New research discussed on the Reuters newswire found that experiencing symptoms of depression at an early age was predictive of drinking alcohol at an early age. The study followed a sample of 1119 Puerto Rican kids aged 10-13, and collected data by interviewing the kids and their parents several times over a 4-year period.

Rates of alcohol initiation during follow-up varied markedly by level of depression. Roughly 4.1 percent of children with one or fewer depressive symptoms at baseline starting drinking during follow-up, compared with 10.2 percent of those with two to nine depressive symptoms, and 14.1 percent of those with 10 or more depressive symptoms.

The authors concluded that this is evidence that treating pre-adolescent depression is very important. Overall, this is an interesting study and I agree with the author’s conclusion, but think that both early depression and drinking are strongly predicted by an unhealthy family environment, something that was not discussed in the article.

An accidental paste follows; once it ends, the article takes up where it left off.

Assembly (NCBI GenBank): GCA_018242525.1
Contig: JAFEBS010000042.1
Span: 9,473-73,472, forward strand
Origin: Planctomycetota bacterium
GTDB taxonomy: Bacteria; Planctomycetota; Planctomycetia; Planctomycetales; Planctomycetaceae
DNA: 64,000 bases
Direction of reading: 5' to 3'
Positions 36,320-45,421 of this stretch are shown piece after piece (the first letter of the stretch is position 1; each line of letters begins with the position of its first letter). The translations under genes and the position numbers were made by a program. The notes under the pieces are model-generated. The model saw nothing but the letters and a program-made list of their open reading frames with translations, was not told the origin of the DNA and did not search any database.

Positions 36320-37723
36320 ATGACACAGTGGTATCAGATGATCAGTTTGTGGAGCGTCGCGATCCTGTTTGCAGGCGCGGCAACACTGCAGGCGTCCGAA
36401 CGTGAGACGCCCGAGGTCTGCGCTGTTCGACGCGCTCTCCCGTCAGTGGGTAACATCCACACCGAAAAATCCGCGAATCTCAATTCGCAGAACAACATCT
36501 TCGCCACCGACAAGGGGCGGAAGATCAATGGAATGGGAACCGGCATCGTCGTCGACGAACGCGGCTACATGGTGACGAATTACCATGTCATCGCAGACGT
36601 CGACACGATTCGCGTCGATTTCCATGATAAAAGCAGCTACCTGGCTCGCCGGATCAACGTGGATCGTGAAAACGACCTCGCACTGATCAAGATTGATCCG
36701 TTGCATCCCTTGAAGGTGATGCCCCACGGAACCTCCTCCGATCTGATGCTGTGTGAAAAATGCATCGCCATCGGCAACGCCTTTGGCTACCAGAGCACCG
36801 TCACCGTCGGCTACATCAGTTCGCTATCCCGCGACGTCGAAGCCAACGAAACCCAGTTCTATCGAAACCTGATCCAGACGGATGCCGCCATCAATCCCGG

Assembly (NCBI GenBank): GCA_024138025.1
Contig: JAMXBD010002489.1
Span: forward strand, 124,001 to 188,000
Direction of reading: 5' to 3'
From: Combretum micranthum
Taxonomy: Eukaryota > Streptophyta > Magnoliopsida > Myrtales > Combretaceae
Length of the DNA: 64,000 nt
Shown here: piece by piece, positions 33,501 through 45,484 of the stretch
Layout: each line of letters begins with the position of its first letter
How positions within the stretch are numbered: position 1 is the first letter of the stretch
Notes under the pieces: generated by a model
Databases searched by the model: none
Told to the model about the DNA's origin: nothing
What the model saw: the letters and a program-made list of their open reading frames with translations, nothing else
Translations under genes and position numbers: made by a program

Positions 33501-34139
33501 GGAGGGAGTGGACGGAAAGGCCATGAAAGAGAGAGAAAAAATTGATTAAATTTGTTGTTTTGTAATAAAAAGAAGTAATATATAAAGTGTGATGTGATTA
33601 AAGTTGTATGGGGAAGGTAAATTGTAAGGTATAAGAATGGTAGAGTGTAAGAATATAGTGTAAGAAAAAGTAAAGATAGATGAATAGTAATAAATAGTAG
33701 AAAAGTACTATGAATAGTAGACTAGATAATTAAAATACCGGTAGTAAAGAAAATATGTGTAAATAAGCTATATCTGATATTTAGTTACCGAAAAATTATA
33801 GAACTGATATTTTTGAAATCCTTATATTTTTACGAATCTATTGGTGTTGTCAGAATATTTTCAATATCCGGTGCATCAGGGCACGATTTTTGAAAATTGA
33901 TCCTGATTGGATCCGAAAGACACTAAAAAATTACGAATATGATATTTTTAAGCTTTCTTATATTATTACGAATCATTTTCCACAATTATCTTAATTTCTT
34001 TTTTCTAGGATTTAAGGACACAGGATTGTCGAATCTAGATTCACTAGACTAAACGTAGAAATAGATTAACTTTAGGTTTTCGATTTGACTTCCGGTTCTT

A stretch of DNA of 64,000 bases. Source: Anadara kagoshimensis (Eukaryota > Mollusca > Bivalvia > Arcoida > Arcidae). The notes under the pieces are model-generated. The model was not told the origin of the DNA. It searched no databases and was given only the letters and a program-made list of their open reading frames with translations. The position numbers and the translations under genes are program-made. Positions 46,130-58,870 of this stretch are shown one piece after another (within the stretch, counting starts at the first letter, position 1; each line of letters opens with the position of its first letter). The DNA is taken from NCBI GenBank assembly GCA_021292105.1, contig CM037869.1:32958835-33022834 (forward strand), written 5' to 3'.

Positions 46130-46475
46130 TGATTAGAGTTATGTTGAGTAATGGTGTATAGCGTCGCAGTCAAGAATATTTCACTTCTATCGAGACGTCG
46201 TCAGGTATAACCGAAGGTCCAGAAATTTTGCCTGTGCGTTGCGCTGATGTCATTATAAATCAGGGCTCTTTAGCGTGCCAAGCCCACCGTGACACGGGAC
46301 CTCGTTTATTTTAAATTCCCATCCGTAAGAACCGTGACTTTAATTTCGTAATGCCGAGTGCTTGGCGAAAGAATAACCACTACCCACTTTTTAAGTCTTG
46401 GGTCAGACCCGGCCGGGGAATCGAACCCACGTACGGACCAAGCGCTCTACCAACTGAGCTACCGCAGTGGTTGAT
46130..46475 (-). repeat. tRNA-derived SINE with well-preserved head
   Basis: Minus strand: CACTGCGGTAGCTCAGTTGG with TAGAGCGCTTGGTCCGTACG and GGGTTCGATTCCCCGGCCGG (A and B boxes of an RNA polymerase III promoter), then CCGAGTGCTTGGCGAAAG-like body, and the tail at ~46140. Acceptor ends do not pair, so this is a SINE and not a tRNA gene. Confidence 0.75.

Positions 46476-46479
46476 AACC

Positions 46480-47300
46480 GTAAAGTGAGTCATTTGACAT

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    Last reviewed: By John M. Grohol, Psy.D. on 29 Nov 2006
    Published on PsychCentral.com. All rights reserved.

APA Reference
Meek, W. (2006). Depressed Kids & Alcohol. Psych Central. Retrieved on October 25, 2014, from http://psychcentral.com/blog/archives/2006/11/26/depressed-kids-alcohol/

 

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